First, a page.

In the face of a generally rising stock market yesterday, shareholders of Internet security company VeriSign (NASDAQ:VRSN) felt left out and shouted in unison, "Somebody take these guys' credit cards away!" The company announced that it just spent $40 million to acquire Reston, Va.-based iDefense, a privately held Internet security consultant and protective software maker.

iDefense's stock in trade appears to be as follows: The company employs 45 workers in the U.S. and retains the services of an additional 200 contributors in 30 countries. In addition to the breadth of its network, iDefense has contributors who speak many languages and have connections with the Internet community in many locations around the globe. These assets help identify Internet threats, such as phishing scams, viruses, and distributed denial-of-service attacks, before they become major problems for Internet service providers or their end users. According to iDefense, its capabilities were key to ensuring that its clients learned of the advent of the SoBig and Blaster viruses in time to take proper protective measures.

It's successes like these that have made the company one of the preferred providers of Internet security services to the U.S. government, as well as to some of the world's biggest companies and financial institutions. And it's that special relationship that iDefense has with so many valuable clients -- the U.S. government in particular -- that makes it valuable to VeriSign.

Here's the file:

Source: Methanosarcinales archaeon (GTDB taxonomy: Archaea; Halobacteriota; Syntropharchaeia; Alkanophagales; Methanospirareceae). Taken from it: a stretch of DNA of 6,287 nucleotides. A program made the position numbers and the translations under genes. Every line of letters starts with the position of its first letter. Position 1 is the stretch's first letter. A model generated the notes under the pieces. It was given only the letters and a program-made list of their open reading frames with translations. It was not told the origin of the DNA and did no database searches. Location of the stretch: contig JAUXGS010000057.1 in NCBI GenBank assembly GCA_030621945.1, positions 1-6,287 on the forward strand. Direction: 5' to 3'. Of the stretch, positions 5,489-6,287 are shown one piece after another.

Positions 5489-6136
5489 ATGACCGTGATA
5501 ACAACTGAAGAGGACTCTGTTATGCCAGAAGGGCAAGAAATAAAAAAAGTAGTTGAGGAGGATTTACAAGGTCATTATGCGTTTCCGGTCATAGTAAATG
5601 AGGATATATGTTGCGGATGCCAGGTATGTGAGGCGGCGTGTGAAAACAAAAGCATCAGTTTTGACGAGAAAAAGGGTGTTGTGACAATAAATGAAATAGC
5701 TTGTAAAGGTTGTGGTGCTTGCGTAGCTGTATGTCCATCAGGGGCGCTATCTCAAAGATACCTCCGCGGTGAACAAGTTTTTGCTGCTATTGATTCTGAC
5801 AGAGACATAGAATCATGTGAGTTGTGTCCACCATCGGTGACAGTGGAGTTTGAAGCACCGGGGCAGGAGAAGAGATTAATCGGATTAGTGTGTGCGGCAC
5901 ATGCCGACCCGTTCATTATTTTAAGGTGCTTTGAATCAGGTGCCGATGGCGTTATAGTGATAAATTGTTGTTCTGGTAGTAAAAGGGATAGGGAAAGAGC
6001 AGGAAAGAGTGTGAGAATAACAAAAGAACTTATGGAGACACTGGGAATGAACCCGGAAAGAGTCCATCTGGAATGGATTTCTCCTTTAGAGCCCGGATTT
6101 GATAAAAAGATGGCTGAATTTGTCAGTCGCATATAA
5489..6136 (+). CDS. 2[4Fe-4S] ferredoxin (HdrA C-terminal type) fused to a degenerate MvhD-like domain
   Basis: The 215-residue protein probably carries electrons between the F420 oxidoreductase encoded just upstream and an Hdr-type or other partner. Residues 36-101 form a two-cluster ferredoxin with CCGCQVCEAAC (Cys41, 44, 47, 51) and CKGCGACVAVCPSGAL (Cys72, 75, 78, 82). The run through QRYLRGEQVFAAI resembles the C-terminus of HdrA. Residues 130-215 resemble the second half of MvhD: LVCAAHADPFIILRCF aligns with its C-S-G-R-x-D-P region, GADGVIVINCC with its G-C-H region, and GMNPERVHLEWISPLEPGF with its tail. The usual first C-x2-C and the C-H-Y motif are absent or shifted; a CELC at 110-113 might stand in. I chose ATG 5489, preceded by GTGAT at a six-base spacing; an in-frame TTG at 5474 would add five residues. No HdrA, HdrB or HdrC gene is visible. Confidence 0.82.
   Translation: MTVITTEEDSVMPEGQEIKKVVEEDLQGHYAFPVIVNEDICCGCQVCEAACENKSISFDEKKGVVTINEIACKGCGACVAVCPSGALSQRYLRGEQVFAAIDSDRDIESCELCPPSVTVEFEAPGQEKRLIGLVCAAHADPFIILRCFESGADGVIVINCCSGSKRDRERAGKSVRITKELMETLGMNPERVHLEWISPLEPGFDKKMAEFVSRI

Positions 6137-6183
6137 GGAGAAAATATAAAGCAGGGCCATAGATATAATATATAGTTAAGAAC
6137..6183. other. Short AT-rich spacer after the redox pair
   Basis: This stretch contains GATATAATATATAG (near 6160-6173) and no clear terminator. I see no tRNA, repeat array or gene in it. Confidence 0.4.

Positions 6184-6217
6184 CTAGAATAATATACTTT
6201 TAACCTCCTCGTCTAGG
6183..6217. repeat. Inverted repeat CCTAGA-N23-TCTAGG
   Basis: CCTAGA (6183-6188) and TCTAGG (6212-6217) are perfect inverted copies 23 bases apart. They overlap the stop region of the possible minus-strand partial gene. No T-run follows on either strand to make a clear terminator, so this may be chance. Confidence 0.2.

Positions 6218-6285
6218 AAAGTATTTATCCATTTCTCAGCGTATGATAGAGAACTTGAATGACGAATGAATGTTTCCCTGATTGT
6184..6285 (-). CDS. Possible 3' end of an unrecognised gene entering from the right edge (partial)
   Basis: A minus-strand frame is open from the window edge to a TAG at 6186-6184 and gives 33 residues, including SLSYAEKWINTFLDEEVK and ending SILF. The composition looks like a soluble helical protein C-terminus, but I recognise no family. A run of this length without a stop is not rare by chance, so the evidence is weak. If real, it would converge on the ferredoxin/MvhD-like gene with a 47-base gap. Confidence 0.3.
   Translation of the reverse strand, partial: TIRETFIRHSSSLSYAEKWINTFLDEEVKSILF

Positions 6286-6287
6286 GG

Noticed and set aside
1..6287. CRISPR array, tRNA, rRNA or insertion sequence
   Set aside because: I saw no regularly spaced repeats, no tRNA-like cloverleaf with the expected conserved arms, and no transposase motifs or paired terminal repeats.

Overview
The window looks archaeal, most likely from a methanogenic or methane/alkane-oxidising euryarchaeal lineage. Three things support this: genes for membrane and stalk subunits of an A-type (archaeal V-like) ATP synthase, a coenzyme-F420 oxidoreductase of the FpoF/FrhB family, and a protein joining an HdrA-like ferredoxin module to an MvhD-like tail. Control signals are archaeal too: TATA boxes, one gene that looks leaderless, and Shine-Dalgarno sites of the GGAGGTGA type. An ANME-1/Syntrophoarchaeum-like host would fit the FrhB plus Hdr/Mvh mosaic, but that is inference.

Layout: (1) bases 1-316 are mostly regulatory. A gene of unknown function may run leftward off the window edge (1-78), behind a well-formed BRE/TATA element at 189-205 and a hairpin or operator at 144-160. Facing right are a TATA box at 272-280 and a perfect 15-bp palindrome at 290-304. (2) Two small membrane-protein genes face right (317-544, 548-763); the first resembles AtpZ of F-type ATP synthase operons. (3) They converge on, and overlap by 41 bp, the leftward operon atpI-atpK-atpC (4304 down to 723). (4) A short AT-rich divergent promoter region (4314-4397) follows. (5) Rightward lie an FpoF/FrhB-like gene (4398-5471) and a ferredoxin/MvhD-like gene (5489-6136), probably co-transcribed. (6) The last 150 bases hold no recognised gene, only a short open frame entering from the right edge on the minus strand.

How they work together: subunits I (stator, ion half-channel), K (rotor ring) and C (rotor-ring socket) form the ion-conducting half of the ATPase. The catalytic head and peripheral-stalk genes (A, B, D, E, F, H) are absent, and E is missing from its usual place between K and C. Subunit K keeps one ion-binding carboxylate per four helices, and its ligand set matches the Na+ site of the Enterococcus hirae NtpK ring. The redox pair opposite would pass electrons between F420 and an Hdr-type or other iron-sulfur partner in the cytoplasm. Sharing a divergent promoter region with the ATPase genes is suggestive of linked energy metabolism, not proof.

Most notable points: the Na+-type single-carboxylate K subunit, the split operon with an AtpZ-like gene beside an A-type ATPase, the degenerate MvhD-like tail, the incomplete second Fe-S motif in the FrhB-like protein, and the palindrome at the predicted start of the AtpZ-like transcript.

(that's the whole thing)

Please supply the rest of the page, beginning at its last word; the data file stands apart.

How valuable, you ask? It's hard to say, given that the most recent published sales figures for iDefense put its revenues at $3.5 million. That would make for an 11 to 12 times sales multiple on this $40 million deal -- which may explain the 1.2% drop in price that VeriSign's stock suffered upon the deal's announcement. More likely, though, the current multiple is considerably lower than that, as iDefense has been growing rapidly. And in any case, VeriSign's $820 million cash hoard and $227 million in annual free cash flow mean that even if VeriSign overpaid a bit, it can probably afford to do so.

Whatever the multiple, VeriSign apparently feels the price is worth paying for an additional entry in the massive government IT security market, which is currently worth more than $6 billion per year, amidst competitors such as Entrust Technologies (NASDAQ:ENTU) and RSASecurity (NASDAQ:RSAS). It also believes that iDefense's Internet intelligence capabilities will enhance the value of VeriSign's Managed Security Services group (responsible for advising clients on security issues and modifying their equipment to meet threats as they arise). If either or both of those beliefs prove true, this should prove to be $40 million well spent.

For more Foolishness on VeriSign (free of viruses and phishing scams, of course), read these stories on the company by my colleague Tom Taulli:

Fool contributor Rich Smith owns no shares in any company mentioned in this article.